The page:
For close to a decade now, India’s e-commerce space has been the stage for an intricate dance—one meant to sidestep government regulations regarding how the sector functions. It’s an endless, breathless performance. And the more the government tries to plug the loopholes that the industry’s incumbents find and exploit, the more choreographed the dance becomes.
The latest example of this deft manoeuvering came scarcely a month ago. Reports surfaced that Flipkart India Pvt Ltd—the wholesale arm of e-commerce giant Flipkart—was beginning a massive revamp. The business, which serves as a supplier to Flipkart’s preferred sellers, would be winding down its sales. Instead, it would now provide “ services services The Economic Times Flipkart’s wholesale unit readies itself for potential change in FDI rules Read more ” to these clients, which it terms as “alpha sellers”.
In its new avatar, Flipkart’s wholesale business will serve as a bridge between sellers and suppliers or brands. It will handle everything, from identifying inventory, to negotiating prices, and finalising agreements on behalf of sellers. The Ken has accessed an internal document drawn up by one of Flipkart India’s suppliers which confirms that this move is indeed in the offing.
The change was on two counts. In January, it was reported that the Indian government is sharpening its regulatory knives. India’s rules on foreign direct investment in e-commerce are set for a rejig, which could potentially overturn Flipkart’s apple cart. In addition, American retail giant Walmart-owned Flipkart stands on the precipice of a public listing public listing The Ken Walmart’s cost focus versus Flipkart’s US$50 billion IPO dreams Read more , and the regulatory and investor scrutiny that comes with it.
Essentially, Flipkart is changing the way it does business, to ensure its business doesn’t really have to change.
None of this is new to Flipkart. Indeed, the homegrown e-commerce giant pioneered this art form. While still in its nascency, Flipkart ran into its first troubles with India’s e-commerce regulations after having secured millions in funding from overseas investors such as Accel India and Tiger Global. Since companies with foreign investment aren’t allowed to own, sell, and price goods in multi-brand retail, the company orchestrated a workaround. It incorporated a new entity, WS Retail—initially owned by Flipkart founders Sachin and Binny Bansal, and then sold on—which could handle inventory legally.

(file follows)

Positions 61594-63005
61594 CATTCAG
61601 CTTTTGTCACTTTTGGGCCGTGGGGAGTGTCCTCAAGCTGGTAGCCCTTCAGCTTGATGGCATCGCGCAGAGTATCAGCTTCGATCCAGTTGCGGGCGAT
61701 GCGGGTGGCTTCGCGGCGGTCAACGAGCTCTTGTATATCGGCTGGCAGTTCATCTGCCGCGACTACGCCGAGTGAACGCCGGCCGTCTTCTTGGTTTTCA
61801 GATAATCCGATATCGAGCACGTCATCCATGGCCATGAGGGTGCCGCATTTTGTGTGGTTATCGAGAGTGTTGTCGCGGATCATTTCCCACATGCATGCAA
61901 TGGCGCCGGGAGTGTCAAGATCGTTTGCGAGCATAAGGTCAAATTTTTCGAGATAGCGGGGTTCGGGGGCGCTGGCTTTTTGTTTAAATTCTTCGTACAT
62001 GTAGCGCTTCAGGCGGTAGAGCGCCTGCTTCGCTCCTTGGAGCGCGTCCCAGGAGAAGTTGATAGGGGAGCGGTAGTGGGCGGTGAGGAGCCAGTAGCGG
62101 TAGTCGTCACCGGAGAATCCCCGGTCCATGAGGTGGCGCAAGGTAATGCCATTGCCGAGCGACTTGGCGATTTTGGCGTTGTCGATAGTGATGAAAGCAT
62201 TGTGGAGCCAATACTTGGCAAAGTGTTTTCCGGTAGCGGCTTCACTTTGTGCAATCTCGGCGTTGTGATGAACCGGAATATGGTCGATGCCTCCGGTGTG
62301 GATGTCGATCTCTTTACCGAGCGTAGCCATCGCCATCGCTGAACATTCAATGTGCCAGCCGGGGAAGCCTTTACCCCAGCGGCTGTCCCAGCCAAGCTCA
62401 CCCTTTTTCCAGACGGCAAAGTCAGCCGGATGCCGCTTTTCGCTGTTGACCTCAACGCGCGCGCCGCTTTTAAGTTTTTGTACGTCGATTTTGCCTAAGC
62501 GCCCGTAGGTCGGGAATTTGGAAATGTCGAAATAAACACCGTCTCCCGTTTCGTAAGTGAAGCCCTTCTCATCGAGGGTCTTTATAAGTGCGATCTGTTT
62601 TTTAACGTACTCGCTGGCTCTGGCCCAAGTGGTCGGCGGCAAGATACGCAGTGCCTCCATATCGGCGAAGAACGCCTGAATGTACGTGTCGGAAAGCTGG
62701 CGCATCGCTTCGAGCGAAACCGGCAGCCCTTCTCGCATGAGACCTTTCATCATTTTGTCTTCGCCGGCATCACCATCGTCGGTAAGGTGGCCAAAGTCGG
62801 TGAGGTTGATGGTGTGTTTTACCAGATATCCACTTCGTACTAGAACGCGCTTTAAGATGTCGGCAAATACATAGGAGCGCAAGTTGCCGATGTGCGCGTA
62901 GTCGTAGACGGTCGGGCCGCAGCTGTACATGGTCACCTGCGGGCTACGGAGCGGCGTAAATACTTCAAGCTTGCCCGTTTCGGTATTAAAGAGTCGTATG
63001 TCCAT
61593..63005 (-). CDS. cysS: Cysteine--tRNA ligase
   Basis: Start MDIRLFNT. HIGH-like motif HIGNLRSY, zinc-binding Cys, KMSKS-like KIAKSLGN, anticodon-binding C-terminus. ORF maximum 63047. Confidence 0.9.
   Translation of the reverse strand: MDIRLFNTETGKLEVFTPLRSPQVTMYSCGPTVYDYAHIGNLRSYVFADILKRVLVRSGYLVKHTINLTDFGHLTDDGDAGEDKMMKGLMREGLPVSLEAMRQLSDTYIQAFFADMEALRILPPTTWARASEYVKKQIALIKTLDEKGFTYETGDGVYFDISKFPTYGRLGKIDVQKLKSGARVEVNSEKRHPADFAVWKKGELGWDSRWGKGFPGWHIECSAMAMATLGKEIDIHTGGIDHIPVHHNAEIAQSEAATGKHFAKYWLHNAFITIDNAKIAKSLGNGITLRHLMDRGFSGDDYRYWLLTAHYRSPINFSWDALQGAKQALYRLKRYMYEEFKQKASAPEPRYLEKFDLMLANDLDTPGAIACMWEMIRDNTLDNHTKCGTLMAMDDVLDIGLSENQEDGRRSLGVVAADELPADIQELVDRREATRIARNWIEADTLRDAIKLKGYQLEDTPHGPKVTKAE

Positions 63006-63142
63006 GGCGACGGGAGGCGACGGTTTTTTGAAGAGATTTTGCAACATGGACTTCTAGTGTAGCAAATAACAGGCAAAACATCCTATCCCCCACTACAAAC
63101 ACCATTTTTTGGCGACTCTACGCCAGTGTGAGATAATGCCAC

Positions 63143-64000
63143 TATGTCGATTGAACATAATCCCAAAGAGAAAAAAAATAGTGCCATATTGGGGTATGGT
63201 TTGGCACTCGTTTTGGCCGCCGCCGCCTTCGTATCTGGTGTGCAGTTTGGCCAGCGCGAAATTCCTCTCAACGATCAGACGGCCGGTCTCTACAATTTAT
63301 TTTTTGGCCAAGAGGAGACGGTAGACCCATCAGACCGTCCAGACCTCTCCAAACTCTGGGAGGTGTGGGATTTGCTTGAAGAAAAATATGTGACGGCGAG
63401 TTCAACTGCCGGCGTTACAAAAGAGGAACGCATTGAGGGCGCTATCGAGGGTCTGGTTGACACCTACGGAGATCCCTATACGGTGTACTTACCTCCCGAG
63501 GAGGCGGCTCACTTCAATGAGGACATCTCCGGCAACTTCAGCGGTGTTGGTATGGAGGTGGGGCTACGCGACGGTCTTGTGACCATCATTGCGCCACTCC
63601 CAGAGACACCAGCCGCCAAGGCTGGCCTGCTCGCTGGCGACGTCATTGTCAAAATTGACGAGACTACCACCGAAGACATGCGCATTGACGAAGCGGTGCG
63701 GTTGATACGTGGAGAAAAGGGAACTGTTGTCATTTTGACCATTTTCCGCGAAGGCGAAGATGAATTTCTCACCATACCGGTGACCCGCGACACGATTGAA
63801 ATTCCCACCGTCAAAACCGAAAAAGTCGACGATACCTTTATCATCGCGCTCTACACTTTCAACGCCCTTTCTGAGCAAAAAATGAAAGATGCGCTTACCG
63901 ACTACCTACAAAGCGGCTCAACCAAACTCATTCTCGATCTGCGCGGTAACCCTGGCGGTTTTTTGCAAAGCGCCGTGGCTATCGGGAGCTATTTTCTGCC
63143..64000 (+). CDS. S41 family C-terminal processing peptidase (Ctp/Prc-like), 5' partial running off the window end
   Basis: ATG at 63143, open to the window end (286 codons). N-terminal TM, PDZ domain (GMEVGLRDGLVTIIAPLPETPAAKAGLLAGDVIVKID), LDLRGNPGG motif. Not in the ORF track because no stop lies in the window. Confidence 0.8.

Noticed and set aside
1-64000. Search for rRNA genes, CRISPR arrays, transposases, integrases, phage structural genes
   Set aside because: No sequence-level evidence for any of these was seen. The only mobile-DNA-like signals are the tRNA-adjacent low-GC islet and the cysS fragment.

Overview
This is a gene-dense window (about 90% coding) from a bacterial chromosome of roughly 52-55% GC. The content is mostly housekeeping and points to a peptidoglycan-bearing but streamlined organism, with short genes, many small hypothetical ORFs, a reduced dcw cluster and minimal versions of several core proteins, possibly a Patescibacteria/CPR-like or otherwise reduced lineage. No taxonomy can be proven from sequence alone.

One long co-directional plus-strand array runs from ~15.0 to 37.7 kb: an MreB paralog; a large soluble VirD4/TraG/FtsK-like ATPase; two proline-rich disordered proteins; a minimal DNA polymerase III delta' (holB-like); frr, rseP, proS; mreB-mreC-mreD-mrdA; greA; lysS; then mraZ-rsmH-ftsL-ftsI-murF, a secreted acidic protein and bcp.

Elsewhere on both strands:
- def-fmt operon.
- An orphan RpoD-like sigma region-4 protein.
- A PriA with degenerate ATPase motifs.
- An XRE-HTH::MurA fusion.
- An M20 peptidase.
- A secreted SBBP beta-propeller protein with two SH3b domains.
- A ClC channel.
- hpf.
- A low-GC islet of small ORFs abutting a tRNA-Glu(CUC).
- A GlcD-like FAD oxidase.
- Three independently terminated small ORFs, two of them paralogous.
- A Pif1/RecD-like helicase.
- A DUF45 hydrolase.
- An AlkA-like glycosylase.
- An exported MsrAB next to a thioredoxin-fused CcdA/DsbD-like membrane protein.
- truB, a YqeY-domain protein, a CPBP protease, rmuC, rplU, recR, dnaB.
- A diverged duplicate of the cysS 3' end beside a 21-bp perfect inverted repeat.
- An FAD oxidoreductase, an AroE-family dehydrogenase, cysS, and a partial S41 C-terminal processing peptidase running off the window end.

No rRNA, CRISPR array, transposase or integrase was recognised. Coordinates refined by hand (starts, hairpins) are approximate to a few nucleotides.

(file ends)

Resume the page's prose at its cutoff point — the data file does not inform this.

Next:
Over the years, as regulation grew more elaborate, so too did Flipkart’s functioning.
Flipkart's new plan
Flipkart’s winding path back on the straight and narrow
Ahead of a $10 billion IPO, Flipkart’s changing how it does business. Its wholesale arm—which earned over Rs 31,000 crore in FY20—is planning to no longer sell to vendors on its platform. Instead, it will merely connect them to brands. Industry insiders, though, aren’t convinced much will change, while brands are uncomfortable with the new arrangement
With fresh regulations looming large and an IPO on the horizon, Flipkart is quietly changing the way it does business
The traditional revenue sources- commissions and margins- are at risk of being curtailed
Hence, Flipkart is planning to transform itself into a consultant or service provider to both brands and sellers
But the transition won't be easy as brands have apprehensions about Flipkart's new model